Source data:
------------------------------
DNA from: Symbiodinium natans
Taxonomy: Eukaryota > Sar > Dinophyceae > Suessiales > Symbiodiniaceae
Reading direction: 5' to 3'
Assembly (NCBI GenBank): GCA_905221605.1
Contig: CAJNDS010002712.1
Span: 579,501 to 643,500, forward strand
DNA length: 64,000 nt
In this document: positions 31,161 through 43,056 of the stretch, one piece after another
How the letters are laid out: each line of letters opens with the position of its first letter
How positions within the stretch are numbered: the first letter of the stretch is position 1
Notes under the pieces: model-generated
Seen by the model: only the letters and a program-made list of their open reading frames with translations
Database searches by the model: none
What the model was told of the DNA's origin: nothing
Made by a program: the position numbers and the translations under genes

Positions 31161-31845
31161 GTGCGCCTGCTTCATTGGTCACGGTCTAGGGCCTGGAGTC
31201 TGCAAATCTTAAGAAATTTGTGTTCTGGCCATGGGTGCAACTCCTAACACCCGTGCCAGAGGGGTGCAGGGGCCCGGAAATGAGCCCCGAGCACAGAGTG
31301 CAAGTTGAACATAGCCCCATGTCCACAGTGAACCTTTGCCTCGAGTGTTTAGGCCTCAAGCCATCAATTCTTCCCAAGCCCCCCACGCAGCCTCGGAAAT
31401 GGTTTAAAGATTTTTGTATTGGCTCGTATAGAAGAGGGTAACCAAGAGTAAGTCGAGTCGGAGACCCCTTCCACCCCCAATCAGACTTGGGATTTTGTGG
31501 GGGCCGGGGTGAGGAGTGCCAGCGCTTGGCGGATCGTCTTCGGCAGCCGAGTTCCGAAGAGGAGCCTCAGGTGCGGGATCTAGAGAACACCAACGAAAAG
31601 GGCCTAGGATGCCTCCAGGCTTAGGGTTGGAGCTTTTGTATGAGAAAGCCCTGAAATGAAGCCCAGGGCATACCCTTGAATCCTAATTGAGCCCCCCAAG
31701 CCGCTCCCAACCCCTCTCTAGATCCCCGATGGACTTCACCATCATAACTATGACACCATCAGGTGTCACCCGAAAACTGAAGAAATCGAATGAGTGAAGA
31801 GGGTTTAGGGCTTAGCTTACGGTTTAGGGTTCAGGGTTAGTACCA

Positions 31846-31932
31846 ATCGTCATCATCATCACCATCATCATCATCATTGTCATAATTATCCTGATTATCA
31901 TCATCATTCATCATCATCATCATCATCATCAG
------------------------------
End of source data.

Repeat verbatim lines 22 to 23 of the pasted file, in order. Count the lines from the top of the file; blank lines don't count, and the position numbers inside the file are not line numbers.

31601 GGCCTAGGATGCCTCCAGGCTTAGGGTTGGAGCTTTTGTATGAGAAAGCCCTGAAATGAAGCCCAGGGCATACCCTTGAATCCTAATTGAGCCCCCCAAG
31701 CCGCTCCCAACCCCTCTCTAGATCCCCGATGGACTTCACCATCATAACTATGACACCATCAGGTGTCACCCGAAAACTGAAGAAATCGAATGAGTGAAGA